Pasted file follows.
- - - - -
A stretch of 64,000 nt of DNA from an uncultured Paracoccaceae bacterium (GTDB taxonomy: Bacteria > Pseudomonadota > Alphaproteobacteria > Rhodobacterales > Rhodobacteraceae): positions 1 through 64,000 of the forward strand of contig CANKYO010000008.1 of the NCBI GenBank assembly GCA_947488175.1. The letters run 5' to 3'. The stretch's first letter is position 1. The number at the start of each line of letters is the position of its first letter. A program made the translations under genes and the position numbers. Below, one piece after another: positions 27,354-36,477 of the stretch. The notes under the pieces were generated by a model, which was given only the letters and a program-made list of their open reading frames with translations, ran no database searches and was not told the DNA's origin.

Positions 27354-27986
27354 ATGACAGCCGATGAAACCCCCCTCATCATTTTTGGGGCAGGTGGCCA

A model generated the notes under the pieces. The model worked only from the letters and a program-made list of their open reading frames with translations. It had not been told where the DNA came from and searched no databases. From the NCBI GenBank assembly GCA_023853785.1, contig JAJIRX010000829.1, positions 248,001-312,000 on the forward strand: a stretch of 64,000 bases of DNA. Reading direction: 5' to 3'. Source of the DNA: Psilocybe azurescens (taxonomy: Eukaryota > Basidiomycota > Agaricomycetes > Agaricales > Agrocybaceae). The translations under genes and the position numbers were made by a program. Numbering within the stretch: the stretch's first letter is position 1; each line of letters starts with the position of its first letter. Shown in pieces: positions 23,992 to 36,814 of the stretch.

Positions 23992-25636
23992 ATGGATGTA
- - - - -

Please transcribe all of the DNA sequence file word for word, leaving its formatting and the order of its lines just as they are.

A stretch of 64,000 nt of DNA from an uncultured Paracoccaceae bacterium (GTDB taxonomy: Bacteria > Pseudomonadota > Alphaproteobacteria > Rhodobacterales > Rhodobacteraceae): positions 1 through 64,000 of the forward strand of contig CANKYO010000008.1 of the NCBI GenBank assembly GCA_947488175.1. The letters run 5' to 3'. The stretch's first letter is position 1. The number at the start of each line of letters is the position of its first letter. A program made the translations under genes and the position numbers. Below, one piece after another: positions 27,354-36,477 of the stretch. The notes under the pieces were generated by a model, which was given only the letters and a program-made list of their open reading frames with translations, ran no database searches and was not told the DNA's origin.

Positions 27354-27986
27354 ATGACAGCCGATGAAACCCCCCTCATCATTTTTGGGGCAGGTGGCCA

A model generated the notes under the pieces. The model worked only from the letters and a program-made list of their open reading frames with translations. It had not been told where the DNA came from and searched no databases. From the NCBI GenBank assembly GCA_023853785.1, contig JAJIRX010000829.1, positions 248,001-312,000 on the forward strand: a stretch of 64,000 bases of DNA. Reading direction: 5' to 3'. Source of the DNA: Psilocybe azurescens (taxonomy: Eukaryota > Basidiomycota > Agaricomycetes > Agaricales > Agrocybaceae). The translations under genes and the position numbers were made by a program. Numbering within the stretch: the stretch's first letter is position 1; each line of letters starts with the position of its first letter. Shown in pieces: positions 23,992 to 36,814 of the stretch.

Positions 23992-25636
23992 ATGGATGTA